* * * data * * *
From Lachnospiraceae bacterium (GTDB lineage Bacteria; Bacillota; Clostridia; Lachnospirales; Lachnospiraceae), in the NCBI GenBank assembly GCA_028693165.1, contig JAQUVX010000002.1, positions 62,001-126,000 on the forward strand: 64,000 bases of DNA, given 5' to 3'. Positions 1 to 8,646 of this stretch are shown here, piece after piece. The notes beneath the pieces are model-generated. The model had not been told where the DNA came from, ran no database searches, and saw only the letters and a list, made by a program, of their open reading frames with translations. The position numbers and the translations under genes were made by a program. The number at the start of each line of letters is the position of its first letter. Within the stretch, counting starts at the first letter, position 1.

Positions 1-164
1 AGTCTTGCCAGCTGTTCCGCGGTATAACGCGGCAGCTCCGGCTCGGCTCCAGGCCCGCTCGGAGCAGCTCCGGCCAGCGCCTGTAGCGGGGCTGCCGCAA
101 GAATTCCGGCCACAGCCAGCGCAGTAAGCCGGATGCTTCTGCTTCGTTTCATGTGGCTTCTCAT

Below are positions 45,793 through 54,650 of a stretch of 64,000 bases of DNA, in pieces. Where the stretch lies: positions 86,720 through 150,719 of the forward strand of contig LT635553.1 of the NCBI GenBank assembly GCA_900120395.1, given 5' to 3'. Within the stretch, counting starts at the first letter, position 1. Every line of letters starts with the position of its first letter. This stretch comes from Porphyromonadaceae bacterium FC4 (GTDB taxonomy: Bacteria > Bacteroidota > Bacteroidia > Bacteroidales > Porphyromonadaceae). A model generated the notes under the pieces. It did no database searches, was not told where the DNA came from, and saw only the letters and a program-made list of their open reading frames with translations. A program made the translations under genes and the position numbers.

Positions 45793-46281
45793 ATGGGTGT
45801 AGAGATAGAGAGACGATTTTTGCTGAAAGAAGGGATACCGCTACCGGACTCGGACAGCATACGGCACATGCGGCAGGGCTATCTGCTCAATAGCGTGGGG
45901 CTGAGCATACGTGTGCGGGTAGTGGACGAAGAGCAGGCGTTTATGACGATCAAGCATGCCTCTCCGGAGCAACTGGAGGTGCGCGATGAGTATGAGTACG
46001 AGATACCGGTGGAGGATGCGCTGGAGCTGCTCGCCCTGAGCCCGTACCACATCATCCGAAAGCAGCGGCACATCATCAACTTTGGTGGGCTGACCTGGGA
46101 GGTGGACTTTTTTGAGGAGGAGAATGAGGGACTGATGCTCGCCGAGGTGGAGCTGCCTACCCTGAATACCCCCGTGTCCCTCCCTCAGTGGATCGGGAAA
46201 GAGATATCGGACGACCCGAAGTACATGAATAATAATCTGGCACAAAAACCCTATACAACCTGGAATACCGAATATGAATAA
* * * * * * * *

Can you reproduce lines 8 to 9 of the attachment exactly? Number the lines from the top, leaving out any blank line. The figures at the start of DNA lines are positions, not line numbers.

45801 AGAGATAGAGAGACGATTTTTGCTGAAAGAAGGGATACCGCTACCGGACTCGGACAGCATACGGCACATGCGGCAGGGCTATCTGCTCAATAGCGTGGGG
45901 CTGAGCATACGTGTGCGGGTAGTGGACGAAGAGCAGGCGTTTATGACGATCAAGCATGCCTCTCCGGAGCAACTGGAGGTGCGCGATGAGTATGAGTACG